Symbol: 8068
Industry/product: wholesales electronic components including semiconductors, sells workstations, personal computers, and printers, operates offices in Singapore and Hong Kong, trades semiconductors from Mitsubishi Electric
Market Cap (Ym): 22,205
Share price (Y): 771
Debt (Ym): 0
Cash (Ym): 28,443
EV/EBIT (10yr avg): 1.6x
NCAV (Ym): 54,847
 
Name: Nihon Dengi
Symbol: 1723
Industry/product: designs, constructs, and maintains integrated building management systems for air-conditioning, security, and electrical facilities, develops integrated production systems for industrial factories
Market Cap (Ym): 4,805
Share price (Y): 586
Debt (Ym): 0
Cash (Ym): 6,313
EV/EBIT (10yr avg): 4.3x
NCAV (Ym): 8,613
 
Name: Odawara Engineering
Symbol: 6149
Industry/product: manufactures automatic coil winding machines including micro motor, coreless motor, universal motor, and stepping motor type, provides reconstruction, repair, and parts replacement services for its winding machines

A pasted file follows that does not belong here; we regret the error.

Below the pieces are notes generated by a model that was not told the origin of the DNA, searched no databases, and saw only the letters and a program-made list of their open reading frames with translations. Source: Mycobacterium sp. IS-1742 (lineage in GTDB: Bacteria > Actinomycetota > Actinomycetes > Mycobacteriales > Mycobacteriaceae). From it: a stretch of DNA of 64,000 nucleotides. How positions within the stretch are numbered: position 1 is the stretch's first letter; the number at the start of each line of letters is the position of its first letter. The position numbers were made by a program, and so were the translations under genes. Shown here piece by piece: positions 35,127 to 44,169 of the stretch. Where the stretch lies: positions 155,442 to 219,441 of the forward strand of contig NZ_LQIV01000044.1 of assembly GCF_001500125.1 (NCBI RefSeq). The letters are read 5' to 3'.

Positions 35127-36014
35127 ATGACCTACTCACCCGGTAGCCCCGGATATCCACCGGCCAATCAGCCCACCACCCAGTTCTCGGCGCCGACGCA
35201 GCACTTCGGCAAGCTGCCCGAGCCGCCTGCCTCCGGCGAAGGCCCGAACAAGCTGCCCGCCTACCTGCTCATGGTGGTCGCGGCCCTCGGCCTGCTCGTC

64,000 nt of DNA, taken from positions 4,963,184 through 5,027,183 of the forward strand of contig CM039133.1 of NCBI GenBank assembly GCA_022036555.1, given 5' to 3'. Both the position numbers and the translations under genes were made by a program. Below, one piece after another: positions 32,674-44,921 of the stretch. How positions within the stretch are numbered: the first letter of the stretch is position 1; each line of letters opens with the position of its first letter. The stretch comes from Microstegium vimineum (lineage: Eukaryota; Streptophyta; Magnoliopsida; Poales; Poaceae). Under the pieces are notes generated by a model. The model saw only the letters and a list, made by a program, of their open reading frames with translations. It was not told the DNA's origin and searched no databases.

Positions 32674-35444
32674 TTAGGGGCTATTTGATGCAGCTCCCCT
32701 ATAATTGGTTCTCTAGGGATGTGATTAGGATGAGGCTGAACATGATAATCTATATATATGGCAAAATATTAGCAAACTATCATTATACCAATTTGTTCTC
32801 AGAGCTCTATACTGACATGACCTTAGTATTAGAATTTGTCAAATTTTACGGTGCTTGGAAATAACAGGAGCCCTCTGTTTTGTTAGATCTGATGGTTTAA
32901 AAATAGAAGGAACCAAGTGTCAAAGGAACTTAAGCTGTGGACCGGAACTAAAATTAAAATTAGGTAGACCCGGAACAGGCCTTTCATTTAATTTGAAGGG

Market Cap (Ym): 4,154
Share price (Y): 650
Debt (Ym): 0
Cash (Ym): 5,411
EV/EBIT (10yr avg): 2x
NCAV (Ym): 6,423
 
Name: Natoco Co Ltd
Symbol: 4627
Industry/product: manufactures and sells various types of paints including paints for metals, building materials, and auto repair, manufactures high polymer compounds which are used as material for liquid crystal displays
Market Cap (Ym): 4,414
Share price (Y): 603
Debt (Ym): 0
Cash (Ym): 5,403
EV/EBIT (10yr avg): 5x
NCAV (Ym): 6,967
 
Name: Fuji Oozx
Symbol: 7299